John R. Holcomb, MD, vice president of clinical services for Methodist Healthcare System in San Antonio and chair of TMA's Ad Hoc Committee on Medicaid, agrees with Dr. Gutierrez. Dr. Holcomb predicts that high-volume Medicaid practices will close and move to other Texas cities or to other states. When that happens, "access will fall for everyone," he said, as the non-Medicaid portion of the practice would then be without a physician.
"Among physicians, there are a couple of different groups that will be affected," Dr. Holcomb noted. "The first is the rural and border physicians. They have a major portion of their practices devoted to Medicaid patients. Depending on the specialty, it may cost them $40 to $50 to see patients and they get back $25 to $30 from Medicaid. Unless they have a huge volume of these patients and can minimize costs, these doctors are losing money for each Medicaid patient they see."
Dr. Gutierrez says that in Trans-Pecos Texas, the concept of cutting reimbursements by 3 to 5 percent is ridiculous.
"It's horrible," he said. "It costs $26 in overhead to see a patient in El Paso, and that doesn't include the physician's salary. We are paid $28, and they want to drop the fee another 5 percent. You can see that it's crucial that the reimbursement not be cut further."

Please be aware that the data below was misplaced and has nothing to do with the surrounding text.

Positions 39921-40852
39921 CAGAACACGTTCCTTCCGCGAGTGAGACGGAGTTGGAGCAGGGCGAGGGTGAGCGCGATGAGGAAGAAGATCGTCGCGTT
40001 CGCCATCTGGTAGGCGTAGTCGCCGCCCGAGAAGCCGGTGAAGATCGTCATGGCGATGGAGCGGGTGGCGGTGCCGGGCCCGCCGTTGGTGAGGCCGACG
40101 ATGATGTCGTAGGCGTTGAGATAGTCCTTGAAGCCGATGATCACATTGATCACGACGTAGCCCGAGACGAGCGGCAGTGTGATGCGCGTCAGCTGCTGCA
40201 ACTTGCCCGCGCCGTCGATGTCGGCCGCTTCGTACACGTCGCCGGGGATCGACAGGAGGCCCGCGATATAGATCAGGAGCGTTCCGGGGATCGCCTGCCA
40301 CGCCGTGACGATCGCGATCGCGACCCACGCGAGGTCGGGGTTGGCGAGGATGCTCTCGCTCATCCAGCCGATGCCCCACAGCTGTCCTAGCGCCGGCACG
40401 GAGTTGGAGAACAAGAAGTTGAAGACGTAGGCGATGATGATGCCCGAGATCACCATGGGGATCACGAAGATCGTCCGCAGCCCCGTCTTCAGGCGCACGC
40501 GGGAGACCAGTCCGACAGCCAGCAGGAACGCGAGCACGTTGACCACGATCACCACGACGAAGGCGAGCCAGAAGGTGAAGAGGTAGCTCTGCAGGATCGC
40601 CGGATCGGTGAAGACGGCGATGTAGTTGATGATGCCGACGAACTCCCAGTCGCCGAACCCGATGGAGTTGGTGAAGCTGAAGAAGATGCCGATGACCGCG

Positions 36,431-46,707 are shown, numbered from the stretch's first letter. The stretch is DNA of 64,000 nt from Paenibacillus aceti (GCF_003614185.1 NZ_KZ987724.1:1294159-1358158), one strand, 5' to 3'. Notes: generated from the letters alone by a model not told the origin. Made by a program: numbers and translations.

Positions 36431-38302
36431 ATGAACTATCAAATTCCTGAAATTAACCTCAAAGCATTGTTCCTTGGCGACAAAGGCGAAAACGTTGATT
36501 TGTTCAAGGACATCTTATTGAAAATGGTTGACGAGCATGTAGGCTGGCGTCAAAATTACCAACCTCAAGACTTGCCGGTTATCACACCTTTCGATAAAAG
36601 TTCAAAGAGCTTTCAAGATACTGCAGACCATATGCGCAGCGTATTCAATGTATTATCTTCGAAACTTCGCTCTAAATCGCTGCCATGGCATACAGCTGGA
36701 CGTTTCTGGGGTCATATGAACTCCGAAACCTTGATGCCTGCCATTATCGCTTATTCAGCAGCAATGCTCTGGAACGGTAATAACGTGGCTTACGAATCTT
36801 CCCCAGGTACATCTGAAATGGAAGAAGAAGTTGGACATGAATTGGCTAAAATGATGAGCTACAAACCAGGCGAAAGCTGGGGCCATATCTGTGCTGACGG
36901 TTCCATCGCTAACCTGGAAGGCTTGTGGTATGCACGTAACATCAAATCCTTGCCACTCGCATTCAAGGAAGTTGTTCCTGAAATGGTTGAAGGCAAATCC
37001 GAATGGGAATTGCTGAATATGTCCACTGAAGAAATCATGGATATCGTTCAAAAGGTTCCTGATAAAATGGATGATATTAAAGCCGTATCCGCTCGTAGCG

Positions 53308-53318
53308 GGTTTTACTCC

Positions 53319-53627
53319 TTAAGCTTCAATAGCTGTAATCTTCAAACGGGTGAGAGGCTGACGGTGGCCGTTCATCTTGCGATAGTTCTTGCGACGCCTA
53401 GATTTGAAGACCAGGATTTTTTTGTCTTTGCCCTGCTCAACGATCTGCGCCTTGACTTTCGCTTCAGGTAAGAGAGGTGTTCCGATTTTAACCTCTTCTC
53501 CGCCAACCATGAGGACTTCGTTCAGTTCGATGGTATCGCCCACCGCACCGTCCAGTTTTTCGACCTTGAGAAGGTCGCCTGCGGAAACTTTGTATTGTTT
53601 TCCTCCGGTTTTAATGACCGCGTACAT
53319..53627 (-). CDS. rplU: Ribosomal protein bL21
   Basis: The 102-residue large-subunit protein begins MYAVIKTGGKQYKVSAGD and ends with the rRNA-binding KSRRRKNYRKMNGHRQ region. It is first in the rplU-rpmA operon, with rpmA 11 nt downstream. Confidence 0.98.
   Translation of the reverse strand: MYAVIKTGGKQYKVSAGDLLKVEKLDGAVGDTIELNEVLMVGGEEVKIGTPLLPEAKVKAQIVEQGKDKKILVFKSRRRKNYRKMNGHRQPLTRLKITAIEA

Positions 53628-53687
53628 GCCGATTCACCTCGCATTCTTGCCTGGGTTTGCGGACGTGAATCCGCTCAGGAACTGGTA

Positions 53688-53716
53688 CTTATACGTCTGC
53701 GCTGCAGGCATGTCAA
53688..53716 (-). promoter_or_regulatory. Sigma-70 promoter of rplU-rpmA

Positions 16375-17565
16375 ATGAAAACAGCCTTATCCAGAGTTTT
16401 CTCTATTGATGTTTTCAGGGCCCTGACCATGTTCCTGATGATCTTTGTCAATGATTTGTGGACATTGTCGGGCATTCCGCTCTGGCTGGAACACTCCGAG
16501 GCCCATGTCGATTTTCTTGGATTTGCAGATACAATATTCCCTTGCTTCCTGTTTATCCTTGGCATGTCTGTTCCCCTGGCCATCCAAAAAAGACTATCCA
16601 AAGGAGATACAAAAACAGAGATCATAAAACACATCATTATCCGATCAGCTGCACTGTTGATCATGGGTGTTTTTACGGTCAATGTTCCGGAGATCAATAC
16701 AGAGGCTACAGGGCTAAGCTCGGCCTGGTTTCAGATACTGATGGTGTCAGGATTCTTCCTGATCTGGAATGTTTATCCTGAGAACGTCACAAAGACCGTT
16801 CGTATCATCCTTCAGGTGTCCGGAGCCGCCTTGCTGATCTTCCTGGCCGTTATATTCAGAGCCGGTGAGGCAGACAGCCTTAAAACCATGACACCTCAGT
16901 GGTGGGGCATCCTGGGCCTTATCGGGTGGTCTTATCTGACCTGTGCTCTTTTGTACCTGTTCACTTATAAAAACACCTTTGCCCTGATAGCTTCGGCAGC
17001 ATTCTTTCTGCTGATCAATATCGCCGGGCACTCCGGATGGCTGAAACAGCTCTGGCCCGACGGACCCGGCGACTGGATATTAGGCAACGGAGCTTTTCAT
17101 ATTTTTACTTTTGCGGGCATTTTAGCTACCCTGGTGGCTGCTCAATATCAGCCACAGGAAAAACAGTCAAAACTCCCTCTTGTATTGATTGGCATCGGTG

Dr. Holcomb notes that the legislature attempted to address this problem several years ago by offering physicians with a high volume of Medicaid patients a 2-percent fee "bonus," the only physician fee increase in Medicaid in the last 12 years. But anyone can do the math and see that such bonuses are insufficient when reimbursement is running 30 or 40 percent below the actual cost of seeing a patient.
"So why do these doctors see Medicaid patients? They see those patients because they see it as doing a service for the community," Dr. Holcomb said.
Dr. Holcomb, a pulmonologist, says his practice is representative of other doctors affected by the cutbacks. In his practice, Medicaid has always accounted for less than 10 percent of revenues; currently, for less than 5 percent.
"We see Medicaid patients because there is a community need to treat these people," Dr. Holcomb explained. "For a pittance, we see and treat complicated medical cases."
As a result of low reimbursement, he cannot justify taking new Medicaid patients. "I won't abandon the patients I'm seeing now, but I can't afford to take new ones."
Dimensions of a Crisis
TMA's 2002 biannual physician survey and an April 2003 survey by the Texas Academy of Family Physicians (TAFP) lend credence to Dr. Holcomb's predictions.
In the TMA survey, Texas physicians reported that Medicaid accounted for 11 percent of practice revenues in 2002, down from 14 percent in 2000. Among the specialty physicians surveyed in 2002, pediatricians received 27 percent of their practice revenues from Medicaid and 10 percent from CHIP. For obstetrician-gynecologists, 14 percent of revenues were attributable to Medicaid patients and 2 percent to CHIP. Family practitioners reported 15 percent of revenues from the two programs, with 13 percent from Medicaid.
While CHIP revenues ranged from 1 to 3 percent by geographical region, Medicaid revenues showed a strong relationship to geography. (See " Medicaid and Texas Geography .")